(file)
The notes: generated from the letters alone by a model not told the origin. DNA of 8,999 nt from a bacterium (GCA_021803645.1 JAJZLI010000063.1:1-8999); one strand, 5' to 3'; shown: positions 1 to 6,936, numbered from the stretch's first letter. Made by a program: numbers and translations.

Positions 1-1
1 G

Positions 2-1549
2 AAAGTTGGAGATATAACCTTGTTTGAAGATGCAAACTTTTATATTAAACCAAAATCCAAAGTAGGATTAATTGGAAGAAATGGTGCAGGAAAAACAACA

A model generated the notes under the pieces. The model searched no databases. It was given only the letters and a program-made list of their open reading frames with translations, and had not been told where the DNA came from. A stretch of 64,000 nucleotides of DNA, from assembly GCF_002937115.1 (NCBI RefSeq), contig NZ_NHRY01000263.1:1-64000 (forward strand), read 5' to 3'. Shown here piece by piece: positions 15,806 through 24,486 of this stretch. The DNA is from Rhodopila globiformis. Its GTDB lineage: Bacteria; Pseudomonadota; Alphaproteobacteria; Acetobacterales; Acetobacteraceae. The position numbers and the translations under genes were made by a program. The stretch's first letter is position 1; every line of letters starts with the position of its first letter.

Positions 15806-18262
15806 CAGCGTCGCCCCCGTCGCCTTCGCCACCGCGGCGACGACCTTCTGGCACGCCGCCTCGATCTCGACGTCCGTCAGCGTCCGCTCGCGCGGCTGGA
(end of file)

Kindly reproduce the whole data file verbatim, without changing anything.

The notes: generated from the letters alone by a model not told the origin. DNA of 8,999 nt from a bacterium (GCA_021803645.1 JAJZLI010000063.1:1-8999); one strand, 5' to 3'; shown: positions 1 to 6,936, numbered from the stretch's first letter. Made by a program: numbers and translations.

Positions 1-1
1 G

Positions 2-1549
2 AAAGTTGGAGATATAACCTTGTTTGAAGATGCAAACTTTTATATTAAACCAAAATCCAAAGTAGGATTAATTGGAAGAAATGGTGCAGGAAAAACAACA

A model generated the notes under the pieces. The model searched no databases. It was given only the letters and a program-made list of their open reading frames with translations, and had not been told where the DNA came from. A stretch of 64,000 nucleotides of DNA, from assembly GCF_002937115.1 (NCBI RefSeq), contig NZ_NHRY01000263.1:1-64000 (forward strand), read 5' to 3'. Shown here piece by piece: positions 15,806 through 24,486 of this stretch. The DNA is from Rhodopila globiformis. Its GTDB lineage: Bacteria; Pseudomonadota; Alphaproteobacteria; Acetobacterales; Acetobacteraceae. The position numbers and the translations under genes were made by a program. The stretch's first letter is position 1; every line of letters starts with the position of its first letter.

Positions 15806-18262
15806 CAGCGTCGCCCCCGTCGCCTTCGCCACCGCGGCGACGACCTTCTGGCACGCCGCCTCGATCTCGACGTCCGTCAGCGTCCGCTCGCGCGGCTGGA